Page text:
I’m not that smart person, but I am glad they are out there. Instead, I tend to lend my brain to creative pursuits. Albeit hopefully creative pursuits that have a goal, or actionable outcome. So lately, as the High Water Line project continues along (just finished Lower Manhattan – so its back to Brooklyn!), I have been contemplating a couple of things.
First, what to do next. I have a lot of ideas I am playing with, which I will outline below.
And second, how to capitalize on all the media attention around the High Water Line. An artist whom I admire, Chris Doyle, speaks of his first big public art project, Commutable, and he was asked, “Are you ready?” by one of his presenting organizations. When he asked what they meant, they said “Are you ready for all of the attention you will get around this, and will you be able to use that to continue to build your career?”
So I was very conscious of that going into this project, particularly as the attention continued to grow. And I have to ask myself? Am I ready? I thought I was. I have concepts for the next project, I am definitely making use of the fantastic network of people that I have met over the course of the project. But how, realistically does one turn that attention into funding or other types of support for the next project? I’m not sure that I know. So now what?
Well, what I am doing now is working on the next thing… hopefully I can take it a little slower and ensure more up front funding and get all of the ducks in a row earlier in the process. So here is the roster of projects (all with *working* titles and there fore subject to change).
Background: This project builds off the history of gardening in NYC as well as the connections to food which are long established in the Lower East Side and Chinatown. It also examines the heat island effect, and the mitigation which even a small portion of something like a green roof can play on the temperature of the city. Finally it utilizes social networking to generate siting the project.
Green roof: I have been gathering information on green roofing and have found a modular and lightweight system which can be used without a lot of retrofitting or heavy construction etc. My idea is to take one or two of the modular pillows and place them on roofs. They then act as a *seed* of a green roof. They might (I’m working on this) housed in a sculptural element (the seed pod?) that could also contain instruments for measuring temperature (which could be sent back to an online map), a solar panel to power the instrumentation, provide some weight and protection for the green roof and perhaps provide some visual cues about the green roof.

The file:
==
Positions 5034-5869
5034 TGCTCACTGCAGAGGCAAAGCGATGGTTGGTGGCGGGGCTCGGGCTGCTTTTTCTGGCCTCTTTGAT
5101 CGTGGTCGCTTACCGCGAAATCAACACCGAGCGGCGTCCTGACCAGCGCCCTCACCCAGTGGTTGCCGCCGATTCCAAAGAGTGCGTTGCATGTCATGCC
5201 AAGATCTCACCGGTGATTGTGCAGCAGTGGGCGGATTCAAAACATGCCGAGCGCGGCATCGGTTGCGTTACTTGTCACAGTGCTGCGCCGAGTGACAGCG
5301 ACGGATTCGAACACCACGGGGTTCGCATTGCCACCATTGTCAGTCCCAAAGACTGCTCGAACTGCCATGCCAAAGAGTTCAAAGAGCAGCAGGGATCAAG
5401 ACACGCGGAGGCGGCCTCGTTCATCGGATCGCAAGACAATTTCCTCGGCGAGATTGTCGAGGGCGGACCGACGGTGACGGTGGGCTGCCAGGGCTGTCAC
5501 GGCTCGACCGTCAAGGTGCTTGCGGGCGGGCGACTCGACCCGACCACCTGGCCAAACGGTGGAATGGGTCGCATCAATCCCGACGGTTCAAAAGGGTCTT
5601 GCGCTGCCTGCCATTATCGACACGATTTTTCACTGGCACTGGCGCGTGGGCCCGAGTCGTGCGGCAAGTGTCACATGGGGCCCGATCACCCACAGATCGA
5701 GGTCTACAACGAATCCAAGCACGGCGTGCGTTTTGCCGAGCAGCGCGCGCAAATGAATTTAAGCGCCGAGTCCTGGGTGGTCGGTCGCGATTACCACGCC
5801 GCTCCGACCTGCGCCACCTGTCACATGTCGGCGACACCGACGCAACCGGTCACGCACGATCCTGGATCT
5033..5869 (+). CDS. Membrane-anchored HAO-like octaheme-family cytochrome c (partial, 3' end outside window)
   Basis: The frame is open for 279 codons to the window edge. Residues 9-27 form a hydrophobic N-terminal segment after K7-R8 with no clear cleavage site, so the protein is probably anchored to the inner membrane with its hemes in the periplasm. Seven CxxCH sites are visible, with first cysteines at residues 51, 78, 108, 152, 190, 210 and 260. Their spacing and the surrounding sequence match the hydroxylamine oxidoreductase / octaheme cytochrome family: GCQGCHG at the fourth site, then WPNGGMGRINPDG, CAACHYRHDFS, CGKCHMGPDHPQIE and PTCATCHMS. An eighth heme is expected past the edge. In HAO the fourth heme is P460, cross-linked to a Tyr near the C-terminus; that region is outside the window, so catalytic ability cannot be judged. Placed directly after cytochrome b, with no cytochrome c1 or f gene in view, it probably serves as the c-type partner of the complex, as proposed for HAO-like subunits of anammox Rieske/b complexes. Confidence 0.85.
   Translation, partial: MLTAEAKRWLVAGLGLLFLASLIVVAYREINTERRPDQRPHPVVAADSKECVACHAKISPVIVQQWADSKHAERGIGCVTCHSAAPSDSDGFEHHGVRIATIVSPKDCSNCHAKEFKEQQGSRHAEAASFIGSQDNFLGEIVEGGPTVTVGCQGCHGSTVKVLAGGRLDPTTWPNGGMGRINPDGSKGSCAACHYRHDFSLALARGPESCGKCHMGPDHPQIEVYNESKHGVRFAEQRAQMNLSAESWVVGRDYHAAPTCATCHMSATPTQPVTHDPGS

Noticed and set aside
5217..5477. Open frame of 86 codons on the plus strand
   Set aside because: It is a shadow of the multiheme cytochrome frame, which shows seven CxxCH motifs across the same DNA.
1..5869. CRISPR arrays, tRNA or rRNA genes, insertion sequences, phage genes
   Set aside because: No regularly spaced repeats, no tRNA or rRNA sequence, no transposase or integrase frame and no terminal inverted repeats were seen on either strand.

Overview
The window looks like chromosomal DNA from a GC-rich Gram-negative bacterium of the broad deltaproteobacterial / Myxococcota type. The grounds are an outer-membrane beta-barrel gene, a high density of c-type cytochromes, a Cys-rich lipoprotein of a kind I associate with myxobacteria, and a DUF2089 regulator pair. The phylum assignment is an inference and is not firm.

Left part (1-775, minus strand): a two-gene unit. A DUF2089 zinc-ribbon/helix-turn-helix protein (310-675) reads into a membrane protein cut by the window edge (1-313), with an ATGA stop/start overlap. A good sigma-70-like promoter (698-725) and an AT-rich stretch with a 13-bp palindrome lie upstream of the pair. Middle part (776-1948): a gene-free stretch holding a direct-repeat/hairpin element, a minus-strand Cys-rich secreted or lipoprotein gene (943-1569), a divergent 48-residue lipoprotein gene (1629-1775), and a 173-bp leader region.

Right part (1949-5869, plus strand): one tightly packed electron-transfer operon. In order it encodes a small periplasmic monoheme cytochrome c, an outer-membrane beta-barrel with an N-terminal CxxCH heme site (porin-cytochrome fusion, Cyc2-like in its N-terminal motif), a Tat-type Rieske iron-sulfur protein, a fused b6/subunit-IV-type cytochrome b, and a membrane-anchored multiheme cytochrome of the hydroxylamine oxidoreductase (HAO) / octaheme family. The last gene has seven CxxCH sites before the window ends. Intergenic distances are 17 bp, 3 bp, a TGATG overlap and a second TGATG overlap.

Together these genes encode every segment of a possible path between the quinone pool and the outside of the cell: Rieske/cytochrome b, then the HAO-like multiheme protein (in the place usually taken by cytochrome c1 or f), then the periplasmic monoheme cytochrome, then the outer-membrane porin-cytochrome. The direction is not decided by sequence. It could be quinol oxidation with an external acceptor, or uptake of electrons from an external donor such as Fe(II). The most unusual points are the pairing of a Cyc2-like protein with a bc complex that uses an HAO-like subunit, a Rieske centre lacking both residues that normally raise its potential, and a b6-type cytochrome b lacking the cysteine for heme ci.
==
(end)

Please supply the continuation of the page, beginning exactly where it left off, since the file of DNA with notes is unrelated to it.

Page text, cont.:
Social networking: The social networking is accomplished as follows. 1. I find the first person on whose roof I place the first green seed pod. I then get the necessary approval from the landlord, and ask the resident to meet or find one or two people in a neighboring building that are also interested in having the project installed. Again I go through the necessary approvals and install the second green seed pod, asking those residents to again find the next set of interested participants. I would also like to install them in some more public spaces like schools and public rooftop areas. From these locations people could inquire and request green seed pods.
How to make it public: Here’s one of the tricky parts. How to make the project *more* public. Since the roofs might be a majority privately owned, access isn’t really a possibility. The mapping and temperature taking will be publicly accessible, but how else can I do it? Do I literally run string from one green seed pod to the next, showing the network as it grows? (But what does that really have to do with green roofs?) Do I create little plaques (like historical markers) that can be affixed to the front of the buildings? Do I recreate George Bliss‘ Purple Footprints (once used to lead to Adam Purple‘s community garden, and then later to protest the Bowery Bar) – but that’s illegal…
Okay, I was supposed to write them all up, but now I am going to be late for work, so I will add the rest (Coffee Cup Reduction Project, Real Cost Cafe and What a Waste – Disposable Culture) later…
August 15, 2007 | Filed under Blog and tagged with adam purple, art, climate change, community, george bliss, global warming, green roofs, high water line, installation art, new york city, nyc, public art, social networking, street art.